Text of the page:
Omaha, NE (PRWEB) September 09, 2014
Boys Town Tips to Help Parents Manage Children and Cell Phones
Boys Town releases advice for parents on how to decide the right time for a child to have a cell phone and how to manage the technology. The national child care organization, started over 90 years ago, offers these tips to help parents make the right choice for their family.
1. Children under the age of 12 should be under some sort of adult supervision at all times, therefore an adult will be with them and likely have access to a phone. In this case there is less need for a child’s own phone.
2. If the child is beyond the need for constant adult supervision, consider the child’s maturity level. If they are known for losing things, now may not be the best time. However, if they are responsible with “lesser things”, it might be time to let him or her extend that responsible behavior to a phone.
3. A family policy should be established for phone usage. The policy should address who the child is permitted to call and what the child can do with the phone (text, talk, surf the internet, download music or other content). Parameters should also be set for where and when he/she can use it and how the parent will monitor the usage.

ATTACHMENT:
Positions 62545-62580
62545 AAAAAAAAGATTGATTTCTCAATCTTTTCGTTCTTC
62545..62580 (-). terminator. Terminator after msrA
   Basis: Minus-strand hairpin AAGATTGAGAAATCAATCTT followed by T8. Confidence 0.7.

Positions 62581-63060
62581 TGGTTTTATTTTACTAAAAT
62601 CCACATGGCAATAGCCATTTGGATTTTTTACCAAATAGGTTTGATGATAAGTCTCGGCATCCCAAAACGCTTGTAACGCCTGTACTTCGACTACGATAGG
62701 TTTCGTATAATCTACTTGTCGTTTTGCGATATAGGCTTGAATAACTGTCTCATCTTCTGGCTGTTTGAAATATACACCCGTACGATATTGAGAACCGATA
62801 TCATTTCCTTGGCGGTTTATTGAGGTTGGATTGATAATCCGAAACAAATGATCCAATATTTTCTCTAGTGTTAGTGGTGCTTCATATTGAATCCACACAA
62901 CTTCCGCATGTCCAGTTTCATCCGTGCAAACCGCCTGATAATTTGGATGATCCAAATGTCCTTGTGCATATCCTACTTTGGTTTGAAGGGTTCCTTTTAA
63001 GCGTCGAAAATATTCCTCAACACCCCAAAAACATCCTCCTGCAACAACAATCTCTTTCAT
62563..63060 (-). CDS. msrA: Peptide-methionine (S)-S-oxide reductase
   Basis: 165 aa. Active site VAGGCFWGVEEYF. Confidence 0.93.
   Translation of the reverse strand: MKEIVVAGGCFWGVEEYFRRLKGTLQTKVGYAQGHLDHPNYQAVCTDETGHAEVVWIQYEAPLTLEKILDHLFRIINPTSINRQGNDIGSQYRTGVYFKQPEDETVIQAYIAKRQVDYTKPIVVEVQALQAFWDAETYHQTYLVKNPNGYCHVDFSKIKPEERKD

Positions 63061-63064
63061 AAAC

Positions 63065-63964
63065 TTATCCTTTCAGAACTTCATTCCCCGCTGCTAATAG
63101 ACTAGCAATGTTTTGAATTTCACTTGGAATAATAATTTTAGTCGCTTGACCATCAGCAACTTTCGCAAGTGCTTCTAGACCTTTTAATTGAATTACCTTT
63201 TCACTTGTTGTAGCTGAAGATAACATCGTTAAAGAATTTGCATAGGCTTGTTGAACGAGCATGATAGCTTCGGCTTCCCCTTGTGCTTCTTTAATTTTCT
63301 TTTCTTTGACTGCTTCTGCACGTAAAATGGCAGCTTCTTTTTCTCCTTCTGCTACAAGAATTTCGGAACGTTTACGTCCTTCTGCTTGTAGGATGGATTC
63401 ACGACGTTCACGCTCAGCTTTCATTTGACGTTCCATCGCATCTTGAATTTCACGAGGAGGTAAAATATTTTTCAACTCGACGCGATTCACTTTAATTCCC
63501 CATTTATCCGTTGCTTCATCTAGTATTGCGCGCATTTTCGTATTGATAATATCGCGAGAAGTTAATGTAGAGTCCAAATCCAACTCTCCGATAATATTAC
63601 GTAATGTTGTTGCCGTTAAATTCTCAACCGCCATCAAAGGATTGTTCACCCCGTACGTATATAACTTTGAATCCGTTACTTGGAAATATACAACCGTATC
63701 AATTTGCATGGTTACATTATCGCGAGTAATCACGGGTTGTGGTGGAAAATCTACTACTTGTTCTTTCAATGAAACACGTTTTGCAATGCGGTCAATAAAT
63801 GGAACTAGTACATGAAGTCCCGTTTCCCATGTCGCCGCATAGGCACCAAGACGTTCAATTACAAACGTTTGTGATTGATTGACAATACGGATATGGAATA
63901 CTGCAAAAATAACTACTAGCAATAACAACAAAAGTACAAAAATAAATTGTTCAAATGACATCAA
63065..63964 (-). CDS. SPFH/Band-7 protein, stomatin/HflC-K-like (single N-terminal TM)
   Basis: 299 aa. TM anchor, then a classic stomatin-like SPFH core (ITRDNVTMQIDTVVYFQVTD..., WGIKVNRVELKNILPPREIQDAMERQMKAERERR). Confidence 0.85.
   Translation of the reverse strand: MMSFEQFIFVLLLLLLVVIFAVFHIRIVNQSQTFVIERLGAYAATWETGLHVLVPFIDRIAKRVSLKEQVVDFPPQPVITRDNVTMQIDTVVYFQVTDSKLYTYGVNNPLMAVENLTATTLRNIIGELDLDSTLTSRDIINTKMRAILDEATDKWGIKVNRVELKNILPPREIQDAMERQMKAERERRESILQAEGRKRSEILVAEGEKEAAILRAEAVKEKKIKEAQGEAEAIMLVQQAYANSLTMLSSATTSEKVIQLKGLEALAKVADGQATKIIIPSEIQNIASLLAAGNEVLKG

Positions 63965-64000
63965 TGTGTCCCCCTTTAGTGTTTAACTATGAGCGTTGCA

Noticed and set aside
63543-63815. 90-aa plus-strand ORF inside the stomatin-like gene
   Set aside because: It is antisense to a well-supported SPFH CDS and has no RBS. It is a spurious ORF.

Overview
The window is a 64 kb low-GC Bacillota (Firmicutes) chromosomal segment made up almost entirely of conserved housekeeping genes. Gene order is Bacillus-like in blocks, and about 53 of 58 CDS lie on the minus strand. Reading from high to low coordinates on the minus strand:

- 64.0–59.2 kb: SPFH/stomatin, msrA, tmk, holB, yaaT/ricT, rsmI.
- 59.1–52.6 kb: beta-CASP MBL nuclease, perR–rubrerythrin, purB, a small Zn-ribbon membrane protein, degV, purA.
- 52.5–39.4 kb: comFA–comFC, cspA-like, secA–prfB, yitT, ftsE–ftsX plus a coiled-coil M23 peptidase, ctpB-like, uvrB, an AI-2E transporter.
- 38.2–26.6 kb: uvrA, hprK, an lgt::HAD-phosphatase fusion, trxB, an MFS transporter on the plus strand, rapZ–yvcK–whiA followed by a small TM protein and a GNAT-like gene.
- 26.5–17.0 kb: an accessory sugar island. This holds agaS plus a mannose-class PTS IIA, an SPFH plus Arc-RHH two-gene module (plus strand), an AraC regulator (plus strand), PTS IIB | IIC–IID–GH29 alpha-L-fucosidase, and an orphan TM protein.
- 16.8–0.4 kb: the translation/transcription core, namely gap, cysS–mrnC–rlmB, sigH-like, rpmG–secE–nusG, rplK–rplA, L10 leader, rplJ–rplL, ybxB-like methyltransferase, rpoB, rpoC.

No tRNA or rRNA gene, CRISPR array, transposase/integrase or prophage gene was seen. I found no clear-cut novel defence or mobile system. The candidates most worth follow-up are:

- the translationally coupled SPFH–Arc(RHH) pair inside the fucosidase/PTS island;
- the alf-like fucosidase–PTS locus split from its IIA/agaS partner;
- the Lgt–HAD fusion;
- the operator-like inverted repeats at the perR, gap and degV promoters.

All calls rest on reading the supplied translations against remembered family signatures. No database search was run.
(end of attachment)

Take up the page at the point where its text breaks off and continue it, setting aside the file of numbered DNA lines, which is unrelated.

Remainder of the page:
“Smartphone usage isn’t an all-or-nothing proposition,” says Laura Buddenberg, parent trainer at Boys Town. “Allow your child to have the phone for short periods of time and see how it goes.” Boys Town counsels families and schools across the country on the best parenting and discipline practices. These strategies incorporate those teachings and can be used for effective parenting in the home.
You can find more information about cell phones and children at http://www.parenting.org/article/top-10-parenting-tips-for-family-use-of-technology-and-media.
About Boys Town
Nationally, Boys Town has been a beacon of hope for America’s children and families through its life-changing youth care and health care programs for more than 90 years. In 2011, Boys Town’s Integrated Continuum of youth care and health care programs impacted more than 500,000 children and families across America. This includes those who received services from Boys Town’s residential programs as well as those served by the many varied programs that comprise the Boys Town Integrated Continuum of Child and Family Services, including In-Home Family Services, health care services provided by Boys Town National Research Hospital and the Boys Town National Hotline.